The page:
In these times in South Africa many people are very perplexed about how to react to the student uprisings on our campuses and the way they are carried out. What mainly creates the perplexity is a sense that maybe the students, especially poor ones, do have in many ways a valid cause and legitimate grounds for grievance.
People sense this. But they cannot come to terms with many of the methodologies used to express these grievances and draw attention to them. One thinks of burning libraries or laboratories, destroying and vandalising property, disrupting classes, shouting abuse at lecturers or fellow students, threatening Vice-Chancellors, damaging vehicles, or planting explosives in lecture theatres as happened with a Wits lecturer friend of mine where the explosive injured one of his students.
What we are seeing here illustrates an interesting, universal and precarious behaviour pattern – namely the Righting of Wrongs with Wrongs, or the perpetration of Wrong in the name of Right.
I have seen this in many places. For example, a good many years ago I was visiting in Uganda where, as in most countries, crime was on the increase, particularly theft. In fact so seriously did the government view ‘theft with violence’ that the death penalty could be imposed for this type of crime.
This concern had been conveyed to the general populace, who came to view theft as almost the Number One cancer in the society.
Indeed, so involved did people become in righting this wrong that if they caught a thief they could beat him or her insensible and quite often to death. After all, theft could not be tolerated. Fortunate, then, was the thief who had the police arrive in the shortest possible time. It probably saved him his life.
After being told about this, I was provided one night with a dramatic audio-visual aid. Sometime long before dawn I was awakened by some piercing yells in the street. Leaping like a springbok from my bed, I rushed to the window and peered out. A thief had been caught, and the local yokels were busy bumping him off so as to teach him not to steal.
After adding to the commotion a few menacing yells of my own, I heard the police whistles and then saw the crowd, like Stephen Leacock’s rider, galloping off in all directions, deliciously satisfied with their night’s contribution to the rectifying of Uganda’s ills.
Giving vent to evil impulses
The whole incident made a profound impression on me, because it pointed out dramatically the common and deliciously satisfying experience of being able to give vent, in the name of righteousness, to the evil impulses of our lower natures.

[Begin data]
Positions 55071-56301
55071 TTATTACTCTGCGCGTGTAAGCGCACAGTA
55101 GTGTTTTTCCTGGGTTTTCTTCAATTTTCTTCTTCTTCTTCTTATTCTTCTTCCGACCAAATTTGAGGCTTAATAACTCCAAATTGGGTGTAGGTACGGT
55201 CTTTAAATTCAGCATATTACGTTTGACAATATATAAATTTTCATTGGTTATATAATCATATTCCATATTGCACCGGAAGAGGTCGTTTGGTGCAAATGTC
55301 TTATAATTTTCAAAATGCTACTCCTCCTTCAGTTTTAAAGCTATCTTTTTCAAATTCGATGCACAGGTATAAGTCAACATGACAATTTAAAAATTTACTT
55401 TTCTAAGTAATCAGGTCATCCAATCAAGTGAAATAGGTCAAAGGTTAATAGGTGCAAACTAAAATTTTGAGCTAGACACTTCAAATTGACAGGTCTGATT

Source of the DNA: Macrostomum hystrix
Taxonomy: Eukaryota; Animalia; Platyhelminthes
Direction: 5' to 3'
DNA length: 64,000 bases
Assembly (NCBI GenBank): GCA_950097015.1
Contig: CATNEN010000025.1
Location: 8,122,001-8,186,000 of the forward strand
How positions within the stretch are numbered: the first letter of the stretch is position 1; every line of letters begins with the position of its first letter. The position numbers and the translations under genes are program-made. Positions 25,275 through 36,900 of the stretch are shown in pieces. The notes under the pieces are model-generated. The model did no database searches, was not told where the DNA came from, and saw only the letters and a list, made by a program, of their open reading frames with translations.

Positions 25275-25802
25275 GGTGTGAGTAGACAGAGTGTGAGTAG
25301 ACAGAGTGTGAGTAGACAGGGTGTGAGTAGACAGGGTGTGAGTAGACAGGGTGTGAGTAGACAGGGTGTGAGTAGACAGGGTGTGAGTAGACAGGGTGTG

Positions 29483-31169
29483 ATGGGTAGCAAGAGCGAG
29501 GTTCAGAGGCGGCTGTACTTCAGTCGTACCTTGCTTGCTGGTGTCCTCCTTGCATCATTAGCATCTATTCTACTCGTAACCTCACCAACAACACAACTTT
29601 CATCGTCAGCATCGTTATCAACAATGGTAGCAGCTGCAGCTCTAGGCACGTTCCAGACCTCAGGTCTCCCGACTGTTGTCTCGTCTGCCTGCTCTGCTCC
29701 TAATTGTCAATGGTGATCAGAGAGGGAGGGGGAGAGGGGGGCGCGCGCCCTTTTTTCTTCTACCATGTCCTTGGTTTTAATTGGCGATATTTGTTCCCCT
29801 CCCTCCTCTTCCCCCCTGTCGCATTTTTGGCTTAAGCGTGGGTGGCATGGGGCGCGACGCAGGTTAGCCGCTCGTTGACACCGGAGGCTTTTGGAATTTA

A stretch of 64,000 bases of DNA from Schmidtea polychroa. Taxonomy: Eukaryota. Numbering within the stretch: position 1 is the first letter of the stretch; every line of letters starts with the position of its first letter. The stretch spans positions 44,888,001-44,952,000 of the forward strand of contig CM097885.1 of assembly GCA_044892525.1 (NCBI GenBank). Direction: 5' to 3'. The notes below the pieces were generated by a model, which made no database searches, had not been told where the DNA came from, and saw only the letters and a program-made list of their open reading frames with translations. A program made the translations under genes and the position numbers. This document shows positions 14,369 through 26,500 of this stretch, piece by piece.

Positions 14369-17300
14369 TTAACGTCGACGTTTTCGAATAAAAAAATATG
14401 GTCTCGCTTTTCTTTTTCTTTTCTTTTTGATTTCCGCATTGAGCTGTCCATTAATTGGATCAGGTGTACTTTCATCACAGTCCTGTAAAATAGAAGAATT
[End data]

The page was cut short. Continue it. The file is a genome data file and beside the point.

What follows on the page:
The animal and the divine in us can thus find outlet at one and the same moment, with the latter providing a perverted excuse for the former. After all, if one is aggressively inclined, how splendid to be able to capitulate to that aggression with blind and moral satisfaction that one is correcting some dangerous evil.
Anyway, coming back to the South African situation, many students would respond that they have indeed tried more reasonable and rational ways of getting the attention of government in general and educational authorities in particular, but nothing has come of it. So what are they to do?
In this I think the Church particularly needs to stand up and affirm as clearly as possible that the Bible is a book of means as well as ends. Thus Jesus could say I am the Way — John 14:6, and in saying so I believe He was not just speaking of Himself as the Way of Salvation but as the Way in anything and everything. He is both Method and Means of achieving life’s legitimate goals.
This means in this present upheaval amongst our students that the Christian Church should be intervening boldly to call for and facilitate the bringing of both sides together for rational discussion and reasoned, responsible exchanges of viewpoints. With the right kind of facilitation it should be possible for each side to come to understand the other.
Stephen Covey, the author of The Seven Habits of Highly Effective People, sees one of the key habits as always seeking to understand before you are understood. Our students and our educational authorities could well take up this counsel.
Then something else critically important needs to happen. First of all, the two sides need to identify the problem. In this case it is the unaffordability of tertiary education for many students who intellectually qualify for it.
Once the problem is thus identified both sides need to adopt a partnership and collegial approach to the problem rather than an adversarial one. Thus instead of being adversaries attacking one another, both sides become cooperating partners in together tackling a common problem.
A radically different way
It is a radically different way of doing things and it can definitely work to achieve otherwise impossible goals. Reason and good will are required on both sides. And the outcomes can be pretty spectacular.
The problem of trying to right wrongs the wrong way is not confined to group behaviour. It is often individual. A schoolboy, genuinely desirous to please his teacher, cheats in order to impress. A young man, keen to show that he loves his girlfriend, insists on pre-marital sex to prove the fact. A parent, eager to control a teenage daughter, begins to over-discipline and dominate, thereby satisfying at the same time a power-lust or neurotically possessive spirit.
And so, in one way or another, injustices are committed in the name of justice, and Wrongs perpetrated in the name of Rights.
Christian commitment, however, includes means as well as ends. The legitimate end is only to be achieved by legitimate means. Interestingly enough, for Jesus, Love was the ultimate End, and also the perfect means. Its manner of behaviour is set forth in 1 Corinthians 13. Why not read it?
And above all remember, Jesus said, I am the Way — John 14:6.